Mary Lawson's second novel is set in a small Canadian town and spans three generations, beginning in the 1930's. It is one of those stories that transcends time, that can be written about in a variety of historical contexts, including our own. As you flip through pages, as you are introduced to the characters, as the plot thickens, you find yourself nodding, understanding, a flair of recognition ignites in your mind.
Indeed, as I was reading this novel, I thought often of John Steinback's East of Eden. As in that brilliant novel, Mary Lawson finds inspiration in that familiar and ancient tale, the rivalry of those infamous siblings, Cain and Abel. In her novel, Lawson brings to life her own pair of brothers, Arthur and Jake, and these boys navigate through their childhoods, through their jealousies, under the guidance of Lawson's clear narrative voice.
And it is Lawson's voice that moves the reader so seamlessly through her novel. She pays attention to the small, simple details that grow in abundance in remote, provincial towns. Her paragraphs are not weighed down by needless banter or explanation. Instead, her quiet voice shines a dim light on certain scenes and characters, a light that illuminates but does not blind.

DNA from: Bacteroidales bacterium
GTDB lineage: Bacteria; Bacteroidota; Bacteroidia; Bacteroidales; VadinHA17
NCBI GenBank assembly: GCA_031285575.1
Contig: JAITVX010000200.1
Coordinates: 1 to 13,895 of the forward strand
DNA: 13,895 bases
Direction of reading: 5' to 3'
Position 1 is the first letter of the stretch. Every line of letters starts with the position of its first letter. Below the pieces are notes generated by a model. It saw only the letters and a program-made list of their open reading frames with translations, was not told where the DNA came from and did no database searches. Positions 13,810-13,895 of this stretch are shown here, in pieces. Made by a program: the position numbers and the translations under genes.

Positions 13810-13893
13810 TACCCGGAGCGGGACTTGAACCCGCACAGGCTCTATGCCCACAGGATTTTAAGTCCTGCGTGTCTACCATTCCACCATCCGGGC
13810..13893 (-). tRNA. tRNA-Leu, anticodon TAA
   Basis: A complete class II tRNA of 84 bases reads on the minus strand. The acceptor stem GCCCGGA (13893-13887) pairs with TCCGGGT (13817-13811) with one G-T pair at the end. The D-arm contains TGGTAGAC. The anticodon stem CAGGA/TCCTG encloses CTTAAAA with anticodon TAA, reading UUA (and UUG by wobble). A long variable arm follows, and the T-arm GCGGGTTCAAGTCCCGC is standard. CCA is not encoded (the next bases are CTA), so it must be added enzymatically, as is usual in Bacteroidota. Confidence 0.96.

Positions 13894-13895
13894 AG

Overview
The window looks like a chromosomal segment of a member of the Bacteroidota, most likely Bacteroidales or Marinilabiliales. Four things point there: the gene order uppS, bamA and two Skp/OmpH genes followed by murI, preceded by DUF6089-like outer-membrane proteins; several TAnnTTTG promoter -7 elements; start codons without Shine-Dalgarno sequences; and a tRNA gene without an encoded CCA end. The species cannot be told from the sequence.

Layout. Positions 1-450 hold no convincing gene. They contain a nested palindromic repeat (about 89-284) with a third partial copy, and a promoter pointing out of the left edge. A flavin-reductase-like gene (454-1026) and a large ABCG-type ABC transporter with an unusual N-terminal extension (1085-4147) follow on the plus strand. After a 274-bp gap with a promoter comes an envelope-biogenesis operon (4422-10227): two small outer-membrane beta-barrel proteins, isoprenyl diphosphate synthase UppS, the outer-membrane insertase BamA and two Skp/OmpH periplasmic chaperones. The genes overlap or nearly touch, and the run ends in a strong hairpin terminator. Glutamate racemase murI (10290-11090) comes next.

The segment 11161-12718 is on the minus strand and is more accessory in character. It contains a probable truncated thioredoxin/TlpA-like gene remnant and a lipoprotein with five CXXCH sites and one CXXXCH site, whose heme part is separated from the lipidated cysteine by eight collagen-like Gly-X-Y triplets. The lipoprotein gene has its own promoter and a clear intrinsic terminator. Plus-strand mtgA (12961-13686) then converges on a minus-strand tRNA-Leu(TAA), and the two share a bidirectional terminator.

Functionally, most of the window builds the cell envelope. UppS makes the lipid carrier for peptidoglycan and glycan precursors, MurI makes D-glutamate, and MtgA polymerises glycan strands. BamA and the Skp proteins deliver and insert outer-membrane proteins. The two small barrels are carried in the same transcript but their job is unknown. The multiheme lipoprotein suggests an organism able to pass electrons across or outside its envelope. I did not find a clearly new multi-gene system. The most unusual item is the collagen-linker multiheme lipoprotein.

The tale of the two boys is told through the perspective of Arthur, a character who in his daily life is reticent and stoic. Lawson gives voice to this man without words, which made me feel as if I was privy to a whole new world of perspective. The story alternates between Arthur's perspective of his childhood and the observant voice of Ian Christoperson, a high school student who works on Arthur's farm in the 1950's. Ian serves as a perceptive observer of the adult Arthur and his marriage.
But Ian serves more purpose than just being a discerning eye. This character offers the novel an added layer of richness, as Lawson moves Ian through an adolescence ripe with family tragedy and confusion. Ian, abandoned by his mother, struggles with the loss of that most primal relationship, and the reader is exposed to another shade of betrayal, another example of the duplicity that can exist in familial pairs.
All the while, Mary Lawson transports us to quiet lakes where perch swim and the afternoon sun stretches. She takes us through fallow fields and up into abandoned barns. We walk with her through the homes of common people, of people tied to the town they were born in and their parents before that. Ian's father is a doctor, and Lawson does an excellent job in offering historical perspective on what life as a remote practitioner in Canada was like. Clearly well-researched, Lawson breathes life into her characters and to this town. I imagine, that like me, you will not want to leave when the last page ends.